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In Vivo Imaging of Cell-Cell Signaling
Michael Kotlikoff, Professor of Biomedical Sciences, Cornell University.
Austin O. Hooey Dean, College of Veterinary Medicine
Funding: NIH R01DK07227 (03/01/06-06/30/11).

The combination of transgenic, molecular engineering, and imaging technologies provides remarkable opportunities to design and target the expression of molecules that can be used to examine intercellular signaling in vivo, thereby markedly extending the scope and physiological relevance of studies of cell function. Thus, purposely designed, genetically-encoded reporters of cell signaling hold great promise for the study of in vivo mammalian physiology. The Kotlikoff laboratory has developed several lines of transgenic mice in which G-CaMP is targeted to specific cell lineages, and they have exploited these mice for physiological studies. The smGC1 mice line robustly expresses the Ca2+ reporter in smooth muscle, and this genetically encoded sensor can be used to monitor physiological increases in [Ca2+] during single cell contraction bronchoconstriction, and arteriospasm. They have made transgenic mice expressing G-CaMP2 in smooth muscle (smGC2) and in cardiac myocytes (cmGC2), the latter under temporal control using a tetracycline controlled transcriptional activation-off (tet-off) double transgenic system. The cmGC2 mice line is being used to examine the development of Ca2+ signaling in the embryonic heart. They are also developing separate lines of mice in which this sensor is targeted for expression in neurons, including postsynaptic autonomic nerves, interstitial cells of Cajal, and pancreatic b cells. The Kotlikoff-DRBIO collaboration has two basic directions (project 1) calcium signaling and transgenic mouse phenotyping, and (project 2) probe development.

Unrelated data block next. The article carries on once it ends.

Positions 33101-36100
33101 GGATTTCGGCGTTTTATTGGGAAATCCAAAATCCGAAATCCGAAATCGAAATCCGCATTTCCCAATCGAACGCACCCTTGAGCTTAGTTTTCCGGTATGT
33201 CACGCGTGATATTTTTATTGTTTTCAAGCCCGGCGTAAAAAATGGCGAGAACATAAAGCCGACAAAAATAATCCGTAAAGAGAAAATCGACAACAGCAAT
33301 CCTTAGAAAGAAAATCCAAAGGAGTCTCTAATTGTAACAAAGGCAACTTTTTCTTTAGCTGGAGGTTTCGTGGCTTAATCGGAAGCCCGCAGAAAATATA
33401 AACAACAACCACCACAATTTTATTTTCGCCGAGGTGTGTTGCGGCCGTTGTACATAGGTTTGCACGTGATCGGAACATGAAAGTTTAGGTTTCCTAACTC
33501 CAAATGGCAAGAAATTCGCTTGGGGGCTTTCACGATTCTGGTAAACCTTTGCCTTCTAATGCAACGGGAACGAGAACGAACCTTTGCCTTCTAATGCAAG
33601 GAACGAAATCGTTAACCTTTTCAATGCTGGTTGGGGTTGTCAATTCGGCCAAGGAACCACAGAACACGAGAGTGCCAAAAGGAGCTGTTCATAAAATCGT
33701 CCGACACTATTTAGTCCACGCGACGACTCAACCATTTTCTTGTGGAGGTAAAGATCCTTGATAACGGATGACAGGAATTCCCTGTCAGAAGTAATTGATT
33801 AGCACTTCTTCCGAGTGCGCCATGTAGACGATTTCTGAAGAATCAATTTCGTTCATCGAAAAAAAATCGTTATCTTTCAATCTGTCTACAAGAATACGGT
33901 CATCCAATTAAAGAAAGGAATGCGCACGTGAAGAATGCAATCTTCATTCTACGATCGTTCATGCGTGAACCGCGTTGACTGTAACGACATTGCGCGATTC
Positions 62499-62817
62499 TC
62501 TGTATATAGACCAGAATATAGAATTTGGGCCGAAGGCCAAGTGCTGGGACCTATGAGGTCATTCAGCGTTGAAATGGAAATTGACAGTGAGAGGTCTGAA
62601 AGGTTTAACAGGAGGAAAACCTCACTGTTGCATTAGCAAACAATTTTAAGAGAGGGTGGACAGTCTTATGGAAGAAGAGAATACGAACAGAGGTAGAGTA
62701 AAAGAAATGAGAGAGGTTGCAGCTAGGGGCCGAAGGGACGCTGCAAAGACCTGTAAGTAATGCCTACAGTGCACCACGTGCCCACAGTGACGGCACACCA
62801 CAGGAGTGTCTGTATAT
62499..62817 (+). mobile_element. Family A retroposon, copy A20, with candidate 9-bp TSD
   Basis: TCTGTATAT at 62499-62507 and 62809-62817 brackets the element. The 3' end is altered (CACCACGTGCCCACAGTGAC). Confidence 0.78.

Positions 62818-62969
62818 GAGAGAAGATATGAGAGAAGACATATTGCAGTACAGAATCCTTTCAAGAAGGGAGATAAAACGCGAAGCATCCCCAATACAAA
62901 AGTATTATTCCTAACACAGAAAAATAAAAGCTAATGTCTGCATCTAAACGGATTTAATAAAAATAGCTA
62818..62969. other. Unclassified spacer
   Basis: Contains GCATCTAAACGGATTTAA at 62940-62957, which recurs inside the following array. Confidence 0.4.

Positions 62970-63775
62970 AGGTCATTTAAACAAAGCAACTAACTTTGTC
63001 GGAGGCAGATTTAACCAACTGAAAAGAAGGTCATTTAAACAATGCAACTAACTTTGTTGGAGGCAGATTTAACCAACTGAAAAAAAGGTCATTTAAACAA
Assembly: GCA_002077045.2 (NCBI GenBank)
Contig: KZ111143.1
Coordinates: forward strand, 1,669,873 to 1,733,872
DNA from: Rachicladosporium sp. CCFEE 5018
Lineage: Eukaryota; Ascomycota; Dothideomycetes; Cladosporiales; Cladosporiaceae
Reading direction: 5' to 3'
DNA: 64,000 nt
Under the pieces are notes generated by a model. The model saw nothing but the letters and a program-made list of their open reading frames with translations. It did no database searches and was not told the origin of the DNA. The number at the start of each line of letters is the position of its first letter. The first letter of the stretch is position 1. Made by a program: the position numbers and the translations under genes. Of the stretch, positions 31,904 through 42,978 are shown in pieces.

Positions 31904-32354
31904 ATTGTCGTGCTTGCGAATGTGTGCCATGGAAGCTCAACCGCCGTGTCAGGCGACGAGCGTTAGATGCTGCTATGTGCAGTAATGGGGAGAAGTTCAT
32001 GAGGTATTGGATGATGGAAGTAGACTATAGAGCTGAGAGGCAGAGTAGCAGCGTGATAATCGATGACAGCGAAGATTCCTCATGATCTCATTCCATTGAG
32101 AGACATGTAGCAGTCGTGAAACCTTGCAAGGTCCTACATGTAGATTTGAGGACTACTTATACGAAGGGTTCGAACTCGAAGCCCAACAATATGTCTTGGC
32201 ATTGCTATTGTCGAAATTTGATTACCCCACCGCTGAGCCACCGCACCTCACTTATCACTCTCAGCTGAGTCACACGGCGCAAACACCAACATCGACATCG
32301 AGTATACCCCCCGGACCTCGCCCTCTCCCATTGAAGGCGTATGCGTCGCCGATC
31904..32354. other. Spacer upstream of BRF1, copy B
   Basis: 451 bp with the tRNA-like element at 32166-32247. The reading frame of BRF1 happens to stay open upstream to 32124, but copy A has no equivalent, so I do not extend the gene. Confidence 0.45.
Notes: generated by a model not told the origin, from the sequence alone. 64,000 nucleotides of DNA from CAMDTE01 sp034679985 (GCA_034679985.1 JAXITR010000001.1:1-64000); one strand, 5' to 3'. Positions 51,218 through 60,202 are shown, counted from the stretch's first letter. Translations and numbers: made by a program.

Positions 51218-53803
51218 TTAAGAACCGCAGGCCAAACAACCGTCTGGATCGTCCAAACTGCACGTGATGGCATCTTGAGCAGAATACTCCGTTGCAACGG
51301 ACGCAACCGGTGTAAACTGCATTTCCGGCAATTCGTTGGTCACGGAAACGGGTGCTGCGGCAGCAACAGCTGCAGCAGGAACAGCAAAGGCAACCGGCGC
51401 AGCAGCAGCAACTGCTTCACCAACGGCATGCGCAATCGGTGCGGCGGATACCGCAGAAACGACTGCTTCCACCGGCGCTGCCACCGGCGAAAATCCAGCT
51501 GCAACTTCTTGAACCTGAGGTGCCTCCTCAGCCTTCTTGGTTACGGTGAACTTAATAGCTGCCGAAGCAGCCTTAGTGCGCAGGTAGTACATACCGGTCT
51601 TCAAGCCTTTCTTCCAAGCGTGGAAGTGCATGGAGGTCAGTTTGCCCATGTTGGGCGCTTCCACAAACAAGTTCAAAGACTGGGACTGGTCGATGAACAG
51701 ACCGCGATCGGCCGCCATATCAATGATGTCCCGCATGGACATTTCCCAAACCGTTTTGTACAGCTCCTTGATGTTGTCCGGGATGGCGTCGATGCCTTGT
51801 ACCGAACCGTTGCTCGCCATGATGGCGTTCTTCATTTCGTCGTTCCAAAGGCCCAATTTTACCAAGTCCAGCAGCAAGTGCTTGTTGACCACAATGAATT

Project 1: We use confocal microscopy and two-photon flash photolysis of caged calcium to examine the mechanisms of Ca2+ release from the sarcoplasmic reticulum (SR) of urinary bladder smooth muscle (Ji, et al 2006). Movement of calcium from intracellular stores into the cytosol is an essential component of excitation-contraction coupling in all types of muscle. In cardiac and smooth muscle, Ca2+ is released from the SR in response to Ca2+ influx. Sarcoplasmic release of Ca2+ through ryanodine receptors (RyR) can be either spontaneous SR Ca2+ release events known as calcium sparks, or it can be triggered by the influx of Ca2+ through sarcolemmal ion channels (i.e. CICR). CICR in smooth muscle is a graded process that requires sufficient Ca2+ flux to activate release and is “loosely coupled”.  In smooth muscle RyR gating is coupled to Ca2+ channel activity through increases in cytosolic Ca2+ that must extend over a mean path length on the order of 100 nm, unlike in cardiac muscle where a cluster of RyR2 channels sense Ca2+ in the microdomain of L-type Ca2+ channels. However, no studies have established the relationship between a rise in intracellular Ca2+ independent of L-type Ca2+ channel activity and SR release. Using localized two-photon uncaging, we were able to make three novel observations regarding the mechanisms of SR Ca2+ release in smooth muscle where we found that local photorelease of Ca2+ evokes SR Ca2+ release in the form of Ca2+ sparks and Ca2+ waves throughout the cell, that the loss of FK506-binding protein 12.6 expression lowers the threshold and increases the activation of RyRs by local increases in Ca2+ in smooth muscle; and that SR Ca2+ release in response to local photorelease of Ca2+ requires activation of RyRs and IP3 receptors. We have also collaborated in imaging experiments of Dr. Kotlikoff’s transgenic lines to assist in phenotyping (Tallini et al, 2006).